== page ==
An unprecedented fit of pique has cost a U.S. judge his judicial career. Last week, New York state’s commission on judicial conduct recommended the removal of Niagara Falls, N.Y., city court Judge Robert M. Restaino, who jailed 46 people after a cellphone went off in his courtroom—and no one confessed to the interruption. The 10-member panel said Justice Restaino “became a petty tyrant,” acting “without any semblance of a lawful basis” in the March 2005 incident.
The 48-year-old judge was presiding over a slate of domestic-violence cases when the phone disturbed the morning proceedings. Restaino, an ll-year veteran of the court, ordered the owner of the ringing phone to identify himself. When no one came forward, the city judge snapped. “Everyone is going to jail—every single person is going to jail in this courtroom unless I get that instrument now,” he said. “If anybody believes I’m kidding, ask some of the folks that have been here for a while. You are all going.” True to his word, Restaino imprisoned 46 members of the audience, repeatedly admonishing the “selfish” person who refused to take responsibility for the phone.
“This is not fair to the rest of us,” one defendant told the judge, who replied, “I know it isn’t.” Another complained, “This ain’t right.” The judge responded: “You’re right, it ain’t right. Ain’t right at all.” At one point, Justice Restaino even hopped from the bench to pat down a man wearing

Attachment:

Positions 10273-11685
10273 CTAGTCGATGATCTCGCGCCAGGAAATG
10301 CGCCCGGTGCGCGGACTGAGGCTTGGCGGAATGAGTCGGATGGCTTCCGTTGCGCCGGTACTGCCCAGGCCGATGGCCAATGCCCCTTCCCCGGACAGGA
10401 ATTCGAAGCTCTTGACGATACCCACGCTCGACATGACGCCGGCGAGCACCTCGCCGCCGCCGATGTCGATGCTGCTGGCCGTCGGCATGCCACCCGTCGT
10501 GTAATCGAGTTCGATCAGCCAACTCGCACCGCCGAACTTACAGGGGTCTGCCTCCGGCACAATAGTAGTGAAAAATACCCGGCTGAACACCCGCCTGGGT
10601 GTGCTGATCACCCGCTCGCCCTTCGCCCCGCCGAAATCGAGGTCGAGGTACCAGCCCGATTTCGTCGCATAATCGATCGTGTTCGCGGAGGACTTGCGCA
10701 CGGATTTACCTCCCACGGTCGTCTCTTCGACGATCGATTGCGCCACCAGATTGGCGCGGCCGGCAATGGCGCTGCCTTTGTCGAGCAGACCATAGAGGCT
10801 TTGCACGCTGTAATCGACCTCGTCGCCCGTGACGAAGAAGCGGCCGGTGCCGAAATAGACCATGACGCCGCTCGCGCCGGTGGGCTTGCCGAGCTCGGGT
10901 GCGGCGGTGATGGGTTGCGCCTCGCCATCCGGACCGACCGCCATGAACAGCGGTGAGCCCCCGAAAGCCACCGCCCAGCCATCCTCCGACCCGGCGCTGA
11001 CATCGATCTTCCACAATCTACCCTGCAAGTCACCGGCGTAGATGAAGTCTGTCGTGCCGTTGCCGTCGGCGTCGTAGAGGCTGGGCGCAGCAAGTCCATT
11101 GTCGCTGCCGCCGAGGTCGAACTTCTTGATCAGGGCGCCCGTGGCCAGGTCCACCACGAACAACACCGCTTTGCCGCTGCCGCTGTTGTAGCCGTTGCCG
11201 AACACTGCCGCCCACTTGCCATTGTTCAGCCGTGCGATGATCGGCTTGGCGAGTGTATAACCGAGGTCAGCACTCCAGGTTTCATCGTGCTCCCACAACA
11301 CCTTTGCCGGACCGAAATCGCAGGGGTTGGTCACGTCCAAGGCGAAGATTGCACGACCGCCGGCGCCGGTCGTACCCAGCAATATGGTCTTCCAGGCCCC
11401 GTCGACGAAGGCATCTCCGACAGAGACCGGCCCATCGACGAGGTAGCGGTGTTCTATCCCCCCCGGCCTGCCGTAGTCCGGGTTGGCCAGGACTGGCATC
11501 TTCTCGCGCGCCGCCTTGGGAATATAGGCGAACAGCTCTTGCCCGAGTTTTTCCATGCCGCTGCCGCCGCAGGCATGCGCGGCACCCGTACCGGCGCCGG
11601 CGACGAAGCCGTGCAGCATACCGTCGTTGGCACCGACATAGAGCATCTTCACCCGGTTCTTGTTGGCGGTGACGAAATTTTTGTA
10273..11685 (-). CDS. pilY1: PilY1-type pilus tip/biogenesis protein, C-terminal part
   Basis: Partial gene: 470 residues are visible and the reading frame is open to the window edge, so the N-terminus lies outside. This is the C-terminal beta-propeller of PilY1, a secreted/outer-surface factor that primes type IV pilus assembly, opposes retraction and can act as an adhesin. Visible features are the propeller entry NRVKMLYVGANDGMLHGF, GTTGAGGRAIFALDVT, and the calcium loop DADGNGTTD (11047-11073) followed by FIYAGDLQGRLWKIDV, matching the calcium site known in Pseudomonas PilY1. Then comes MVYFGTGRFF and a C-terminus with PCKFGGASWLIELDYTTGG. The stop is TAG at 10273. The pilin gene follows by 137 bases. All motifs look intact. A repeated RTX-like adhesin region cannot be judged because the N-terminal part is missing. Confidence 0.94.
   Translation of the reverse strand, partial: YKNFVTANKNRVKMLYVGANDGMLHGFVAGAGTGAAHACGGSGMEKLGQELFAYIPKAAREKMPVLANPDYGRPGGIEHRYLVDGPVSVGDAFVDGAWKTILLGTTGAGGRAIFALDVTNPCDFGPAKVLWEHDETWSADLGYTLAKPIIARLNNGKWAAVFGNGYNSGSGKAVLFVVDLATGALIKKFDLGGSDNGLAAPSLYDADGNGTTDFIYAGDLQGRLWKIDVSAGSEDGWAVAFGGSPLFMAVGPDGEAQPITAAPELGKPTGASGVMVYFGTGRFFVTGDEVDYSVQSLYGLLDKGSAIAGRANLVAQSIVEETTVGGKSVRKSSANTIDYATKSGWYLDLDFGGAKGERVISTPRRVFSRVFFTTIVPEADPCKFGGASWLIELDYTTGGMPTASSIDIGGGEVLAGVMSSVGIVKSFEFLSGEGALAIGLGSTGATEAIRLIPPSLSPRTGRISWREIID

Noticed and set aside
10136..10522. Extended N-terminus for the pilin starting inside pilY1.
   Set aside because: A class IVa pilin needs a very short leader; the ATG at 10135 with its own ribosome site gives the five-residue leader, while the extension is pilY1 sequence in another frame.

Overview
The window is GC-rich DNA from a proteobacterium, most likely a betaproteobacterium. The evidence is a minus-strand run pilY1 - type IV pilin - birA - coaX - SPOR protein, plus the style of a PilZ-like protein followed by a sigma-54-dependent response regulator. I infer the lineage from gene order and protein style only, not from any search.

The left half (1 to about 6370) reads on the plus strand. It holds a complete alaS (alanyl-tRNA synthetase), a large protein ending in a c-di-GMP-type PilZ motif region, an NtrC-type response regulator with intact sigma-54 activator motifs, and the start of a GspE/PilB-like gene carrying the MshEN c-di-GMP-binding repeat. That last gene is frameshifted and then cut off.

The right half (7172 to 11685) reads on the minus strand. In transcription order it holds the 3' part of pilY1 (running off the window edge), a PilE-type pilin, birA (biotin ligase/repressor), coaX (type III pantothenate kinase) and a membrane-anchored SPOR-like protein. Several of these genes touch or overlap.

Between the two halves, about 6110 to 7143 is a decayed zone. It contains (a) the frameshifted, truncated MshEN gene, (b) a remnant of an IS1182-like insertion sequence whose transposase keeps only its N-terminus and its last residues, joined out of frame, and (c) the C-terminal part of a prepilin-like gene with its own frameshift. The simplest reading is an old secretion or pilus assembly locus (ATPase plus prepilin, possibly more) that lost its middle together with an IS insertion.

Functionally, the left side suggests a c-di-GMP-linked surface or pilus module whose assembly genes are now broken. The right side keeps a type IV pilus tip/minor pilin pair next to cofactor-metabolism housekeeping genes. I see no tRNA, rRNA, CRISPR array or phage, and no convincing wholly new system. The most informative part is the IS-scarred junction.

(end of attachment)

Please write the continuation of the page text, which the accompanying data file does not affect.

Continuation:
a black trench coat, hoping to find the phone.
Though most posted the $1,500 bail,14 people did not. They were handcuffed, shackled, and shipped to the nearby Niagara County Jail. The judge did not order their release until 5 p.m.—after fielding calls from local media—allowing them to languish in prison for over six hours. Restaino, a one-time public defender who blames “stress in his personal life” for his behaviour, will appeal the ruling. The owner of the ringing phone was never identified. M
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